LIBERTAD. There were two shows here: the Red Carpet just outside, up the stairs under the marquee and then into the foyer, and the artistic programme in the big hall. The best parallel of the Red Carpet may not be the Oscar show but it gives the idea: mediatic rather than cultural, image rather than substance. How "they" looked, what "they" wore. And the lamentable team of Canal 13 showing plainly their total lack of information on cultural matters both in their references to the viewing public and in their short interviews. Samples: they asked Inés Pertiné and Fernando de la Rúa if they thought Shakira should perform at the Colón; Inés said yes, Fernando (to his credit) said no, the Colón is for classical music. A very unkempt Ángel Mahler was incited to present his "Dracula" at the Colón; of course, he said, he would love to do it… The presenters never said clearly that we would see the Second Act of "La Boheme"; no, we would see "La Boheme" (without qualifying, that means the whole of it). Ditto about "Swan Lake", of which we saw fragments of the Third Act. However, some interviews were better: Sergio Renán, Julio Bocca. Many highly popular people were attending the Colón for the first time, and some declared they didn´t like opera. But the Colón even for them is not only an icon but a place to be seen…if it´s the reinauguration. Politicians of course were rampant, but none from the National Government; Cristina was peeved with Macri and issued a blanket "no" to any functionary that would have liked to be present. Great musicians weren´t summoned for interviews, but Susana Giménez was highly visible.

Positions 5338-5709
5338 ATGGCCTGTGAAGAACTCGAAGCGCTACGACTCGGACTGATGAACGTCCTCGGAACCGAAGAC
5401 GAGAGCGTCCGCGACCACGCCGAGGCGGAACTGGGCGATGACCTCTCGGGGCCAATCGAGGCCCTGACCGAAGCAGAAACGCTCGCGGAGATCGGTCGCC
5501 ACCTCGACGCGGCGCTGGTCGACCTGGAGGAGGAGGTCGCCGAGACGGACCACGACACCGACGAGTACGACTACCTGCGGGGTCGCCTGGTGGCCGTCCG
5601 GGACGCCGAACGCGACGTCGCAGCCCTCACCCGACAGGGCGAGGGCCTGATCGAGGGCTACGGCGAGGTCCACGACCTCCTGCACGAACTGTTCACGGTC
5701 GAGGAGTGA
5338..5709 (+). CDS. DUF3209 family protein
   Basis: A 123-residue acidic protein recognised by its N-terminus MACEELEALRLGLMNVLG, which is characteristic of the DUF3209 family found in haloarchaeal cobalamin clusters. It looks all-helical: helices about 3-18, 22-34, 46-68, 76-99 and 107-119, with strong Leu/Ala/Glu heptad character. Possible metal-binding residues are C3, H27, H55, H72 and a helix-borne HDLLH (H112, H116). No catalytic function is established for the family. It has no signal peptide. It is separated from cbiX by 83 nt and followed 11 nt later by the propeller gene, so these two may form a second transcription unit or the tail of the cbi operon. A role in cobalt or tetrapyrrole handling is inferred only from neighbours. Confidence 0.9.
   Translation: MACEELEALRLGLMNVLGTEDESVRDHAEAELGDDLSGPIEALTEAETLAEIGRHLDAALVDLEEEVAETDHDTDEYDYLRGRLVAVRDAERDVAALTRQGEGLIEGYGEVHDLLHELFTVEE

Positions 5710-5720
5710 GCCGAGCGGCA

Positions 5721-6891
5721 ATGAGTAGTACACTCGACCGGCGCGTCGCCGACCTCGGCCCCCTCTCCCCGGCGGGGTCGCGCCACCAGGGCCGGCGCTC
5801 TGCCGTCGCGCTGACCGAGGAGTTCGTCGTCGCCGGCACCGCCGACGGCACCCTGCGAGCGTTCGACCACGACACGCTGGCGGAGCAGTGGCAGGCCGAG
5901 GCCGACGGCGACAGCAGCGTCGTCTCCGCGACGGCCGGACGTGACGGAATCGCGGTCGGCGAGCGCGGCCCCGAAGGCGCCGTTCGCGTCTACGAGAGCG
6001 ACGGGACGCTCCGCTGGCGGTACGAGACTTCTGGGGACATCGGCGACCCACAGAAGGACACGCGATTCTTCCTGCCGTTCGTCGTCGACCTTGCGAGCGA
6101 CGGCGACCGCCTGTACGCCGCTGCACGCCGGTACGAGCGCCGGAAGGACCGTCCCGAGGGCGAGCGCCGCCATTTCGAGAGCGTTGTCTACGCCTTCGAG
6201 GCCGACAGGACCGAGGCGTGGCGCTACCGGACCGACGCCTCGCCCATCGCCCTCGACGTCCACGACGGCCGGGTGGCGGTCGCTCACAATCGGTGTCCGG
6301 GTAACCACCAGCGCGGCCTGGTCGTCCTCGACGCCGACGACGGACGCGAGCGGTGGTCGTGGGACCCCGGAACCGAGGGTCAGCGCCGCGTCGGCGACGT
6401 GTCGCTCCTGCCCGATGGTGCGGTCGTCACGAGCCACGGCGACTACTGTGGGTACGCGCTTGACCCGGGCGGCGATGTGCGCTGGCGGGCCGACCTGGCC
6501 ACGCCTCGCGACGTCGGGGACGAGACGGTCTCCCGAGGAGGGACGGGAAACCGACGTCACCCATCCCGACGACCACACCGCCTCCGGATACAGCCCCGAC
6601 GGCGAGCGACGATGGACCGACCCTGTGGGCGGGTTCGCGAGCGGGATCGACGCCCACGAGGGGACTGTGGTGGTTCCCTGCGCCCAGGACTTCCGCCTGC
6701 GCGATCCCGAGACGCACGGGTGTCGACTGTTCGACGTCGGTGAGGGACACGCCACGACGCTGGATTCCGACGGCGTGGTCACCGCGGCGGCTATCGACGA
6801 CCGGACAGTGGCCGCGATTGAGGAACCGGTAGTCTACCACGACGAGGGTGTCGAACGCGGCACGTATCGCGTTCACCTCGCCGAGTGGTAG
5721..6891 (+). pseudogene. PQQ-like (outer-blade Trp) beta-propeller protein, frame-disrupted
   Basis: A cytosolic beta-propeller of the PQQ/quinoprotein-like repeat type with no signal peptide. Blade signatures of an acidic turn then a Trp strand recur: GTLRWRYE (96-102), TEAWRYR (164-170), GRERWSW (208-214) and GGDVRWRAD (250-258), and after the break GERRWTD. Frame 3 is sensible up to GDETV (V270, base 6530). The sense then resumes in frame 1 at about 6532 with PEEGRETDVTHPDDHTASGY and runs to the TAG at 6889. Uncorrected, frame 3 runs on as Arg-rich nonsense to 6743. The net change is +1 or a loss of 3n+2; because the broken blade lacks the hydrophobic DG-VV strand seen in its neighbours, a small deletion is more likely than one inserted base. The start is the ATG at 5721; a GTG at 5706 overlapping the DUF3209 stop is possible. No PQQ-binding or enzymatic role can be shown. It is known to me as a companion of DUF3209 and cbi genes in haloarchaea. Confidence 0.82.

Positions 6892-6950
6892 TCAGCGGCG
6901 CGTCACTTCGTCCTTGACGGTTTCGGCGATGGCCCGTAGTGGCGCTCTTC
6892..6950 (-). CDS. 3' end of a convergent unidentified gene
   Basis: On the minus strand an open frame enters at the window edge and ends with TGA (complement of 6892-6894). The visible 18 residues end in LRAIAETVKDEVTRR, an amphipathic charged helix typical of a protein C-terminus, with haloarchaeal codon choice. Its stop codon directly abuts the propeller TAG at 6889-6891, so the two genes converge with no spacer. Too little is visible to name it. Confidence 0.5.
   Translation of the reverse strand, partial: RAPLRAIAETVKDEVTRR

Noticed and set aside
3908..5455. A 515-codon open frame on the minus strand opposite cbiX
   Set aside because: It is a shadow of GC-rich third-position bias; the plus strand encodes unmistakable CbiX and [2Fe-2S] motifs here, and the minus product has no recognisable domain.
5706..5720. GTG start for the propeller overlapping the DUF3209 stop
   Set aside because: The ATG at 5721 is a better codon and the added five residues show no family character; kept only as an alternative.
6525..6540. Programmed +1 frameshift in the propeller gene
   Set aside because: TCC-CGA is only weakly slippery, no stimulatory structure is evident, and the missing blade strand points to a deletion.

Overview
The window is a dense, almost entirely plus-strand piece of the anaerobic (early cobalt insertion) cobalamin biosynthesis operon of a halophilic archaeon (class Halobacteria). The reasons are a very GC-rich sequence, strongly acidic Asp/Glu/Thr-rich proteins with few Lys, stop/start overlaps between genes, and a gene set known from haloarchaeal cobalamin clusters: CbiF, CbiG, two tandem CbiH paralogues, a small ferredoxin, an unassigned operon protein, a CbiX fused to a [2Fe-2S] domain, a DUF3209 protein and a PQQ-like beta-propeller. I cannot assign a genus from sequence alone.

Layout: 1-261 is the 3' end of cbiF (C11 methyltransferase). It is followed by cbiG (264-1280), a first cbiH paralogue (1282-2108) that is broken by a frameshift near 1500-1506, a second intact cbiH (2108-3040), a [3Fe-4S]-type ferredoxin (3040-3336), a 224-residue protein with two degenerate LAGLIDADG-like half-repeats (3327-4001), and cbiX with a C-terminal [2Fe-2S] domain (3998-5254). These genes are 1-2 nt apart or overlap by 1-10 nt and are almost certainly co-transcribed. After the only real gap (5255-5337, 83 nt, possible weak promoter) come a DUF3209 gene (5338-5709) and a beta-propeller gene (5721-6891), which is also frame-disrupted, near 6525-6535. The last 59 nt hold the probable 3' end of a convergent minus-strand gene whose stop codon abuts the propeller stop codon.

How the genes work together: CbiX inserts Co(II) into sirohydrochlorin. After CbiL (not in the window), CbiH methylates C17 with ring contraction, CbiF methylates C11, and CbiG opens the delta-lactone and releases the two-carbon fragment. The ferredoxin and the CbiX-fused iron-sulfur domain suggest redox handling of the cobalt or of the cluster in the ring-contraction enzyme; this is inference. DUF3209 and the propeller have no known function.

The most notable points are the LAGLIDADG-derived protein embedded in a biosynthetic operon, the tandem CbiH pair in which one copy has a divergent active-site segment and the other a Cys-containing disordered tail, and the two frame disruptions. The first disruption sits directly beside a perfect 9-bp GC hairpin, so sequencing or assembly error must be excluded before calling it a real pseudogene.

The Show. It started of course with the National Anthem, by the Buenos Aires Philharmonic under Javier Logioia Urbe and the usual unmusical "community choir" (pity that the Colón Chorus was absent; it would have provided a solid basis). Then, unannounced until the last minute, the Orchestra played in the pit the Dances from "Huemac" by Pascual De Rogatis ( who though Italian lived most of his life here), thus providing the only presence of "Argentine" music at the Bicentenary special presentation. Then the curtain drop went up (it was the "historical" from 1936, newly restored; you won´t see the new Kuitca drop until October) and we saw fragments of Tchaikovsky´s "Swan Lake" with its classical choreography. The Corps de Ballet seemed in good shape, with some proficient solos, but the best thing was Silvina Perillo as the Black Swan, well partnered by Alejandro Parente. The production is handsome, and the playing was reasonably accurate (under Logioia Orbe). Clearly we were back in Big Theatre ground, something that can only be provided otherwise by the Argentino of La Plata.